Chicory, also known as succory or coffeeweed, has long been revered for its many health benefits including being a liver tonic, relieving upset stomachs, calming the nerves, regulating heartbeat, controlling blood sugar levels and helping to alleviate osteoarthritis and gout. Crushed chicory leaves have also been used by some ancient civilizations as a poultice to treat skin inflammations and promote wound healing.
Now, according to the latest research, chicory can add one more health benefit to the list… and if you are worried about your memory and want to boost your brain function, this alert is just for you.
Zapping brain toxins
Chicory, sometimes known as endive, belongs to the Asteraceae family along with sunflowers and dandelions. It contains small amounts of the whole spectrum of vitamins and minerals, the most prominent being vitamins C and A, selenium, manganese, fibre, potassium, and phosphorus, as well as oligosaccharide-enriched inulin — a type of plant-based carbohydrate often used in high-fibre and gluten-free products. Inulin is also classified as a prebiotic.
A recent study, published in The FASEB Journal, found that a component in chicory could potentially help reduce memory loss — one of the earliest signs of dementia.
According to the researchers, chicoric acid may help prevent the formation of toxic clumps, known as amyloid plaques, believed to be the signature hallmark of Alzheimer’s and dementia.
Amyloid plaques form when proteins fold abnormally in the brain, causing a toxic effect that leads to memory loss. The researchers believe chicoric acid works by blocking a major brain pathway known to cause amyloid plaques.
To test the effects of chicoric acid on memory, Chinese researchers used three groups of mice. One group of mice were given lipopolysaccharide (LPS), while the second group were given LPS and chicoric acid. The first two groups of mice were tested against a control group that were given nothing.
Lipopolysaccharide is an inflammation-causing endotoxin that has been shown to cause cognitive impairment by increasing beta-amyloid production.
The learning and memory abilities of all mice were assessed using two different behavioural tests. The researchers found that the mice treated with chicoric acid and LPS completed the tests in less time compared to the other groups, suggesting chicoric acid decreases the levels of LPS-induced memory problems.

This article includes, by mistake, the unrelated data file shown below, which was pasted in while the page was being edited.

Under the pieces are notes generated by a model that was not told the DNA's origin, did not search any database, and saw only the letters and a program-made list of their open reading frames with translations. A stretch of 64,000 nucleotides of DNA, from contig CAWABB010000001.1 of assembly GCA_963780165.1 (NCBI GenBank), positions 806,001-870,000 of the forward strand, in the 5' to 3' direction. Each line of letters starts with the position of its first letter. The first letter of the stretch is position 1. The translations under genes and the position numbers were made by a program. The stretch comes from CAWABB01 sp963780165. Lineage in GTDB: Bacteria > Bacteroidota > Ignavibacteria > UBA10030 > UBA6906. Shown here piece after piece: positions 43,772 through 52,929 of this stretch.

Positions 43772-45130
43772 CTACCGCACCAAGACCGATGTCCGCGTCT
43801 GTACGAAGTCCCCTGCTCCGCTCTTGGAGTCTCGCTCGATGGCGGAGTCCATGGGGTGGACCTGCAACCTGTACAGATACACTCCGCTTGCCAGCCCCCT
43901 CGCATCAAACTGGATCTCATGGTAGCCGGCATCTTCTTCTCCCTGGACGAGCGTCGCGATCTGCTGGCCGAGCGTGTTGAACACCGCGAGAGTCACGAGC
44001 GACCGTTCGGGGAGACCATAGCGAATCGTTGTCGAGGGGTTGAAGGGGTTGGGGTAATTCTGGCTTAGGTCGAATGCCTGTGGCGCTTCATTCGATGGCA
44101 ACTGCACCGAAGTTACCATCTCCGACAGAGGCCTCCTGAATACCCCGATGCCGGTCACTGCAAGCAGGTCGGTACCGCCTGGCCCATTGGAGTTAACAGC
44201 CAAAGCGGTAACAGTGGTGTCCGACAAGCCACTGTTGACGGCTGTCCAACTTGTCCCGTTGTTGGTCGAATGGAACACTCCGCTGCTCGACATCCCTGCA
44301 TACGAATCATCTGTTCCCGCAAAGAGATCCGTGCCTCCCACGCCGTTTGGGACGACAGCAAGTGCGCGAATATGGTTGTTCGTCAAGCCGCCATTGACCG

The researchers concluded that chicoric acid may help reduce neuro-inflammation and prevent the accumulation of beta-amyloid proteins caused by LPS.
Commenting on the findings, Dr Thoru Pederson, editor-in-chief of The FASEB Journal, said: “These are provocative findings, but with the caveat that the LPS regime is not likely a model of long-term memory impairment.
But the possibility remains that chicoric acid could prove to be a beneficial human nutraceutical for overall memory acuity.”
Clearly further research is still needed to confirm whether Alzheimer’s and dementia patients can benefit from supplementing with chicoric acid. But until then, there’s no reason why you shouldn’t start incorporating fresh chicory into your diet by adding it to salads or using it in fresh vegetable juices.
Apart from all its other known health benefits, chicory might just give you a bit of a memory boost.
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Disclaimer: Bear in mind the material contained in this article is provided for information purposes only. We are not addressing anyone’s personal situation. Please consult with your own physician before acting on any recommendations contained herein.
Chicoric acid supplementation prevents systemic inflammation-induced memory impairment and amyloidogenesis via inhibition of NF-?B, Published online before print December 21, 2016, doi: 10.1096/fj.201601071R